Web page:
But how should one see such campaigns? There have been vocal contributions to the debate, both for and against the removal of the Oxford statue. But how should one treat the issue? Is it good enough to say that historical artefacts must be retained because they are of their time and may help us to illustrate our contemporary evaluation of history? Would anyone suggest, for example, that if we found a statue somewhere of Hitler it should stay put? And not just Hitler, though actually there are still statues of Stalin, who was responsible for a good deal more aggression, violence, oppression and death than one could ever associate with Rhodes.

In the end, the key in all of this maybe does not lie in what we do with statues or other symbols, but how we ensure that our words, our vision and our actions reflect an ethos and values that are in keeping with the spirit of higher education. Oxford may, as some have argued, have a racism problem – but this has little enough to do with whose likeness is on the outside wall of Oriel College. The university may need to take action to correct this; but thinking that the main objective is about what it does with statues is a distraction.

For myself, I would leave statues where they are, but would want to be reminded from time to time that the values of learning, integrity, tolerance and equality need to be stated and restated in every generation; and that the symbols we erect today should be beacons of those values.

David Bowie RIP

Posted January 11, 2016 by universitydiary
Categories: higher education

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So now the Starman is waiting in the sky.

Floods

Posted January 11, 2016 by universitydiary
Categories: society

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As readers of this blog will know, many parts of Britain have had to deal with serious flooding. The North-East of Scotland had, until about a week ago, largely escaped the heavy rain and wind that caused such damage elsewhere, but over recent days that changed dramatically. By the weekend many towns and rural communities had been affected. The rather pretty little town of Ballater (near Balmoral Castle), for example, has been so badly flooded that some are wondering whether it can ever be restored to its prior state.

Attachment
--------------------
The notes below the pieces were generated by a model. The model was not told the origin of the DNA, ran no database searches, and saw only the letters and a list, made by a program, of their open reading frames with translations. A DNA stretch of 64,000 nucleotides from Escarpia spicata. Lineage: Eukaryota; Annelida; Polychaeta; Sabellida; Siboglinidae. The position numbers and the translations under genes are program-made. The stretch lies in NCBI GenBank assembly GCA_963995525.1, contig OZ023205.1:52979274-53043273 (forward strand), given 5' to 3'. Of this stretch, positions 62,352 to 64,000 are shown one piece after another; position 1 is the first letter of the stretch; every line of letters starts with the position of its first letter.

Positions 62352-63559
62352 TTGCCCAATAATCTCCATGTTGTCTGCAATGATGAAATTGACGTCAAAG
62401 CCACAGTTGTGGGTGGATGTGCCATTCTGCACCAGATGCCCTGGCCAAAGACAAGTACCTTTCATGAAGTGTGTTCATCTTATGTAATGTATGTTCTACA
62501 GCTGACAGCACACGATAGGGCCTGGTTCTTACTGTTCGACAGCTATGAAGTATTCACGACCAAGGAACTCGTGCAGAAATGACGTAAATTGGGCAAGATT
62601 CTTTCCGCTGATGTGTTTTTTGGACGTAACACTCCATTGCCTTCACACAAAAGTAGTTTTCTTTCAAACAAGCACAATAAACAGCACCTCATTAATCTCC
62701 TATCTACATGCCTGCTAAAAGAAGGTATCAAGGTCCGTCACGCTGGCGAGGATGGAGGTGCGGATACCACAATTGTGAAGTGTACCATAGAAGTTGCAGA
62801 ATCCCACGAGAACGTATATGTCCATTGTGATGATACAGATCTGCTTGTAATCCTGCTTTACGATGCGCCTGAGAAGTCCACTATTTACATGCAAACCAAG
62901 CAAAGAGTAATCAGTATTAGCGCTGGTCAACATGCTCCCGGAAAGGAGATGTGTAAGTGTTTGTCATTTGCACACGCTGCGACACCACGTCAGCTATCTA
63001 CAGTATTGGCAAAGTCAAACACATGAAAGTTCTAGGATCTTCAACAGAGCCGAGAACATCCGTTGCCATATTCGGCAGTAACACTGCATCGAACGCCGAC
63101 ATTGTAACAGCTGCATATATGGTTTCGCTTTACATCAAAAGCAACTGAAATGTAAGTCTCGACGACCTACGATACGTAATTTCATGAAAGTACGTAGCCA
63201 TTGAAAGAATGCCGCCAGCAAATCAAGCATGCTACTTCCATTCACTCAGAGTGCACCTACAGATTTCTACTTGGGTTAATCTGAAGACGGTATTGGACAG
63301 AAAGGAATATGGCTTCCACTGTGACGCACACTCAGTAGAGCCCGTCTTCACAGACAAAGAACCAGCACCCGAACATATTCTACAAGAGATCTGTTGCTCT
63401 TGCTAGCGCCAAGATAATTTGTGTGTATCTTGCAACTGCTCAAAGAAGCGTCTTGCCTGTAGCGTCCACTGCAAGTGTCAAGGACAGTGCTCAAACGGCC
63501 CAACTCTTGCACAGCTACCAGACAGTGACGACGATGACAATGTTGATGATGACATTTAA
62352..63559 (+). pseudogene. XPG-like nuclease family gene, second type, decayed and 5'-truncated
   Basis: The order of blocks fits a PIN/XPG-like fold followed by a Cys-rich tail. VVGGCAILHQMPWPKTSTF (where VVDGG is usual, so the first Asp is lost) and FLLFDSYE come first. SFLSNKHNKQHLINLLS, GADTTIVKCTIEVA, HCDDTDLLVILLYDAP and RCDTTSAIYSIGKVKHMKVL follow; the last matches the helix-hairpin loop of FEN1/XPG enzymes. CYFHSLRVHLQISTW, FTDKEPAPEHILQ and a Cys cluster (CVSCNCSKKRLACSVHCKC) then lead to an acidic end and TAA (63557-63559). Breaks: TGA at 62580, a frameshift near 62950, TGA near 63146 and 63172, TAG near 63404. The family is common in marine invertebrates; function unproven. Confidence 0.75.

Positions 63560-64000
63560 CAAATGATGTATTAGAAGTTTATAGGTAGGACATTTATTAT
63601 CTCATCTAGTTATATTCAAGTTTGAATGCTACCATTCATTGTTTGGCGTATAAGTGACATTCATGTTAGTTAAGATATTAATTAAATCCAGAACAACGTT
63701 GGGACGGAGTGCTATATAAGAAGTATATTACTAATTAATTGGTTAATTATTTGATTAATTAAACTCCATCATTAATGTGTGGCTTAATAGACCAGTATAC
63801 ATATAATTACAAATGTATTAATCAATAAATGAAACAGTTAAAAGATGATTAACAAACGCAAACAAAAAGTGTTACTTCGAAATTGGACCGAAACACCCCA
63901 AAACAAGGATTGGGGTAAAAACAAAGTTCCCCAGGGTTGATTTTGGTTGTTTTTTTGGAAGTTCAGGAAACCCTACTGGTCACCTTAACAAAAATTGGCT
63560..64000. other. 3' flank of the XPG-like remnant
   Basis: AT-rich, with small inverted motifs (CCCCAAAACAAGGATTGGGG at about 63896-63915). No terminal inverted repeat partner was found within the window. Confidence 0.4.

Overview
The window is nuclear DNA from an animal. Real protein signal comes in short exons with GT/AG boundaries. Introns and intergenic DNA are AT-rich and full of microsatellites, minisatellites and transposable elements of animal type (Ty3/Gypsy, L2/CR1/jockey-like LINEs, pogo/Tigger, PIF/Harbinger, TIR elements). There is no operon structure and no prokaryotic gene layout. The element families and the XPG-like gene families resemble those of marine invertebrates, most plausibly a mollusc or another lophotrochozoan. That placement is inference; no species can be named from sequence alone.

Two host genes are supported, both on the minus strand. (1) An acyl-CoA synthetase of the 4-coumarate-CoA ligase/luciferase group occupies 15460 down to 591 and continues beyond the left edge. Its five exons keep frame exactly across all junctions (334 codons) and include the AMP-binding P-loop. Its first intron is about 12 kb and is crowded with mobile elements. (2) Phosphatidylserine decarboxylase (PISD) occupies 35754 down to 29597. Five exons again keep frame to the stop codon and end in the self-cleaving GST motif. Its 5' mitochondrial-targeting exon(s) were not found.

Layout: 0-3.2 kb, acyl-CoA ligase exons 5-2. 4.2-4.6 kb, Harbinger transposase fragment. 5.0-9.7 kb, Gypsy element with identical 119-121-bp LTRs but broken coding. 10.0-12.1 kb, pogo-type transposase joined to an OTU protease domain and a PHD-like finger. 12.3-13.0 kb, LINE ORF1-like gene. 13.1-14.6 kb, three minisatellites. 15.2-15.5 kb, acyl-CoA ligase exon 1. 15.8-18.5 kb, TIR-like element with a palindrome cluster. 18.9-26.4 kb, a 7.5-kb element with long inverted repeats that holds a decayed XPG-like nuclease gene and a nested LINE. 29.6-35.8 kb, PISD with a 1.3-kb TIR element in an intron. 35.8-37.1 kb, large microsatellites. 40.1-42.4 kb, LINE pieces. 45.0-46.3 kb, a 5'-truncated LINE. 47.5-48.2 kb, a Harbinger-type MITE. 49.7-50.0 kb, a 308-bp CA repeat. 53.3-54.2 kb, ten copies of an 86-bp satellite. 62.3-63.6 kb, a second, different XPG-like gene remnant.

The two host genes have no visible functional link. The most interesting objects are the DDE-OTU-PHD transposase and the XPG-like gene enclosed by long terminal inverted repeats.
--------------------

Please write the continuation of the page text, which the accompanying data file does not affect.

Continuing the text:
My own neighbourhood has not fared well. We live outside the village of Tarves, and the little road from our house was by Friday submerged, though still passable with care.

flooded road

Not far away, the river Ythan burst its banks in the village of Methlick.

Methlick

The actual river is on the left, above – the large expanse of water on the right is a flooded field, and the houses on the far right were at one stage about three feet under water.

One other feature of the floods has been the flow of unexpected items in the torrents caused by the floods. In one location two mobile homes were dumped by the flow of water in a person’s back garden, having been pushed over the garden wall; sitting on top of one of them was a BMW car! In the photo below the car was carried along by the water and left stranded on the edge of a flooded field.

car

It is to be hoped that the weather will now settle down – there has already been too much damage.

Here’s what I’m hoping at the start of 2016

Posted January 5, 2016 by universitydiary
Categories: higher education, society

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It is the human condition to hope that everything will be better in this year compared with the last. Tennyson expressed it well:

‘Ring out the old, ring in the new,
Ring, happy bells, across the snow:
The year is going, let him go;
Ring out the false, ring in the true.’

So, in that spirit, here are my hopes (I shall not say expectations) for 2016. They may or may not be in order of importance.

  • Newcastle United will shine in the English premiership. OK, won’t be relegated.
  • Ireland will win the European football championships. OK, won’t be eliminated in the group stage.
  • There won’t be a Teaching Excellence Framework (TEF) in Scotland. (I don’t think it should be adopted anywhere, but let’s stick with Scotland).
  • There will be a real drive to remove bureaucratisation from higher education.
  • Daniel Craig will agree to play James Bond one more time.
  • Aberdeen City and Shire will succeed in the bid for a City Region Deal.
  • The Eurovision Song Context will be the most enjoyable ever, and avoid geopolitics.

A very happy New Year to all readers of this blog. May 2016 bring you health, and prosperity, and intellectual curiosity and satisfaction.